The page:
He was so into sprung rhythm that he actually marked it all out on his poetry - he would write in little accent marks.
'Pied Beauty' is probably one of his most famous poems. Not only does it show off sprung rhythm, but you can also start to see how religion works its way into his weird poetry. So let's read this one:
Glory be to God for dappled things -
For skies of couple-colour as a brindled cow;
For rose-moles in all stipple upon trout that swim;
Fresh-firecoals chestnut-falls; finches' wings;
Landscape plotted and pieced - fold, fallow, and plough;
And all trades, their gear and tackle and trim.
All things counter, original, spare, strange;
Whatever is fickle, freckled (who knows how?)
With swift, slow; sweet, sour; adazzle, dim;
He fathers-forth whose beauty is past change:
Can you believe this poem was written in 1877? It seems so weird and modern and crazy.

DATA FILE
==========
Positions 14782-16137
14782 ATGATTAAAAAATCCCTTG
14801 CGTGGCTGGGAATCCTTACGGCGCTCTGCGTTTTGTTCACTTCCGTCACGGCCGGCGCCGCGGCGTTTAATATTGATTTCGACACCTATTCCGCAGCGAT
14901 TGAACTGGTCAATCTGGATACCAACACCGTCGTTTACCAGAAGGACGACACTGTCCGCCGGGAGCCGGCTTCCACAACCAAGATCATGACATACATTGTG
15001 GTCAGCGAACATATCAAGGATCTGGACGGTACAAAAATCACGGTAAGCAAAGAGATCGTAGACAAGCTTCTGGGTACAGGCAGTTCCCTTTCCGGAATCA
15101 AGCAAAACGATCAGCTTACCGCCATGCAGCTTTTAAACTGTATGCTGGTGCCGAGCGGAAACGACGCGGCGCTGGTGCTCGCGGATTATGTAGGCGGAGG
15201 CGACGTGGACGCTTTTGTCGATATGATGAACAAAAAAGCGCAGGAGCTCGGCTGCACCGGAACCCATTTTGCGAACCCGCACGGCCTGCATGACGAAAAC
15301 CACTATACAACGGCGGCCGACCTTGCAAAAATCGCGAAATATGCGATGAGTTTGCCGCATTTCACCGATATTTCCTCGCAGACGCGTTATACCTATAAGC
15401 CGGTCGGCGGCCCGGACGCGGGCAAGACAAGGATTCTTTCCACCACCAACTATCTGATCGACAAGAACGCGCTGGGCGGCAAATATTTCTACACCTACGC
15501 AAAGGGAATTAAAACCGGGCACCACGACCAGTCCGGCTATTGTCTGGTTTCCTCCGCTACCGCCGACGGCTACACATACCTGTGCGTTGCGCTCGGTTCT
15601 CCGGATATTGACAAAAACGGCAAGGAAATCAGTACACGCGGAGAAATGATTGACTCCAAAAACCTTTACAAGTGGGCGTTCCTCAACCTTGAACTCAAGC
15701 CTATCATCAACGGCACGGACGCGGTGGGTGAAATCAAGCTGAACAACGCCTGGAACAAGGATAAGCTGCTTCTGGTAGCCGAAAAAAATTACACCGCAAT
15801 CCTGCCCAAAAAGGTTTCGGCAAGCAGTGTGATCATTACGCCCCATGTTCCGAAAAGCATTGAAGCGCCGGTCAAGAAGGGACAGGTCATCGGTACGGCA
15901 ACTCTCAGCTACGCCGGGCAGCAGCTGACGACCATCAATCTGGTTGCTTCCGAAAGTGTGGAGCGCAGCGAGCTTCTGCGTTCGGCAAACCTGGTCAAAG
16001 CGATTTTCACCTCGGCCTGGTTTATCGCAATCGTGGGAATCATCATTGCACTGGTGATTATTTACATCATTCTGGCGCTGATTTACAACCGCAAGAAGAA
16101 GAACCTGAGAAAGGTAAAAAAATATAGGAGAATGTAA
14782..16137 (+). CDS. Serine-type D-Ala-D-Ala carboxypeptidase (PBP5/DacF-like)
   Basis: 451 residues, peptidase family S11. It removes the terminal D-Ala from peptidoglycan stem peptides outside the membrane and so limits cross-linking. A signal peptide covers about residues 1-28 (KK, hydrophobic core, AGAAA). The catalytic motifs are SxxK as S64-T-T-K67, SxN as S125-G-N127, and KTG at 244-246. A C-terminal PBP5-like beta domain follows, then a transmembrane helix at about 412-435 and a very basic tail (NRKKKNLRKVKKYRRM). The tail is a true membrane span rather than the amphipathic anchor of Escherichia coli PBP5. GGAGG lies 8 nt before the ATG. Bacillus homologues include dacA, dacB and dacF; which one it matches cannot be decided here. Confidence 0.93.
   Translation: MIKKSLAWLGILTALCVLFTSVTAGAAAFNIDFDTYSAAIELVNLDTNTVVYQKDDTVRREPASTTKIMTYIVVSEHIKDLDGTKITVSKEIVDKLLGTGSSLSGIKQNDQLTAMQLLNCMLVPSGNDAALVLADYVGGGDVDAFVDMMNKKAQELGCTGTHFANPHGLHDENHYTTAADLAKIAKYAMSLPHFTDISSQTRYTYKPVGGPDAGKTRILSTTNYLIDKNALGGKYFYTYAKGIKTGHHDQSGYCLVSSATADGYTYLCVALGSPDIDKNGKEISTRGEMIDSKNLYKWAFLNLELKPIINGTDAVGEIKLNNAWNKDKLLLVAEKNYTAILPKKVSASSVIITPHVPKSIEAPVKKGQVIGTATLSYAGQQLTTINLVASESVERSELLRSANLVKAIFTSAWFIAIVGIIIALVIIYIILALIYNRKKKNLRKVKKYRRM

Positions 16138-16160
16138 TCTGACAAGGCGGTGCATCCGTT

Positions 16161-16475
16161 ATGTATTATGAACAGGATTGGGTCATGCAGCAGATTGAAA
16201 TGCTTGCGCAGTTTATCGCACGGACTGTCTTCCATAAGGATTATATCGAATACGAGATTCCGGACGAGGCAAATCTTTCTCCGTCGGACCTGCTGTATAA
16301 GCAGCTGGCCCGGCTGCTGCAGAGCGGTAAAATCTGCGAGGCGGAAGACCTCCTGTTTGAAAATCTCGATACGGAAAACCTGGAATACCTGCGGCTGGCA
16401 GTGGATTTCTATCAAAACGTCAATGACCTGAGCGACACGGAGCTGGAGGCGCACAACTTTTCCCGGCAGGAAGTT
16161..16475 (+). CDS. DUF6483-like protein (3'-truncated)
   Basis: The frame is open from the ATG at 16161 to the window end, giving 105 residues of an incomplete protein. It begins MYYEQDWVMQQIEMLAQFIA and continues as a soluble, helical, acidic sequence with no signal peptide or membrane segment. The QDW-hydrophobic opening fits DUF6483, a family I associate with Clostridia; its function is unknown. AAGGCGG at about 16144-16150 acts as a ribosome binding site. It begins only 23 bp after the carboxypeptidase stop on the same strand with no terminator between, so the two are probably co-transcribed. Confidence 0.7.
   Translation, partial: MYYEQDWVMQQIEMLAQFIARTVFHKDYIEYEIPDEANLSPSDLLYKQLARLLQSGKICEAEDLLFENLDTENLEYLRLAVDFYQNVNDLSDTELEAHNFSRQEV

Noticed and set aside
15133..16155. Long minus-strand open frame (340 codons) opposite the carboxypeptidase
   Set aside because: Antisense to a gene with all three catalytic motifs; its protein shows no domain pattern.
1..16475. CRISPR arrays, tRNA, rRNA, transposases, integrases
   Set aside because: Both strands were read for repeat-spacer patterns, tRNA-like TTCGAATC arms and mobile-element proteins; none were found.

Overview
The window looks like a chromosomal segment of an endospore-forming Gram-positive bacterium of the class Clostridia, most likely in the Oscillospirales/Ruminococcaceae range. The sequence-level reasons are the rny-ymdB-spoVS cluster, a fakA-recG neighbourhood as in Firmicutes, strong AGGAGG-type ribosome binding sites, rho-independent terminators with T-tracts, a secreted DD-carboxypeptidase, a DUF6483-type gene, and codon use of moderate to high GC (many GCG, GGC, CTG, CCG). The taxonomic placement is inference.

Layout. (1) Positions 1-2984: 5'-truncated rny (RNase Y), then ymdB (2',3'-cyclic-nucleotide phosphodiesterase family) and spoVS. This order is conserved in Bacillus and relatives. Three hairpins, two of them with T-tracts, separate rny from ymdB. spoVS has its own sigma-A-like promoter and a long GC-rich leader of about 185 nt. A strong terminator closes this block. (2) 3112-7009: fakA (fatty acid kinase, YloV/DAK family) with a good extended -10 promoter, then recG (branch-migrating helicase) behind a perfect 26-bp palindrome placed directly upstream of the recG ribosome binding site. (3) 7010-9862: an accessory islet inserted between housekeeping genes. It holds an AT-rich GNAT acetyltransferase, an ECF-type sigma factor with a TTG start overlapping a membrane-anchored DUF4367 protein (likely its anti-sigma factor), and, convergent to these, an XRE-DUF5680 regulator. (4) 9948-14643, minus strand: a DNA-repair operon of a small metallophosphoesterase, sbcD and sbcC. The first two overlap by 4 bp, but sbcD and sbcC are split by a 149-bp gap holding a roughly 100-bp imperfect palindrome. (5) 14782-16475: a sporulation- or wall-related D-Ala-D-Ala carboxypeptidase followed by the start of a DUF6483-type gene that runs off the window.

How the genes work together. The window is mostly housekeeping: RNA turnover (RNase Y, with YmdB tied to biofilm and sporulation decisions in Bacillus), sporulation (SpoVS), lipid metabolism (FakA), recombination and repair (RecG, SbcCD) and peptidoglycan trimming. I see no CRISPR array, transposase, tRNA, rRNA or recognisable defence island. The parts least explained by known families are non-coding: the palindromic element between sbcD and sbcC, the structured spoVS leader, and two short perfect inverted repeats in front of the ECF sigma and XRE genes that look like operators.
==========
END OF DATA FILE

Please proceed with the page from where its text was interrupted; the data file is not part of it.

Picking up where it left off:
All those made-up words and phrases ('fathers-forth') and unadorned adjectives all in a row (swift, slow; sweet, sour) - and if you look at it closely, you can see that it totally follows sprung rhythm.
Look at these two lines:
All things COUNter, orIginal, SPARE, STRANGE;
Whatever is FICKle, FRECKled (WHO knows HOW?)
The first line is 10 syllables, and the second line is 11 syllables. But they have the same number of stresses (in totally different places).
If you want to think about what this poem means and how sprung rhythm helps accentuate that meaning Hopkins is basically describing a lot of things in nature that are 'dappled' or 'pied,' which just means multi-colored. He says at the beginning that glory should be to God for these multi-colored things - God makes all of this beautiful, pied stuff: the 'landscape plotted and pieced' (farm fields, essentially); the 'skies of couple-colour.'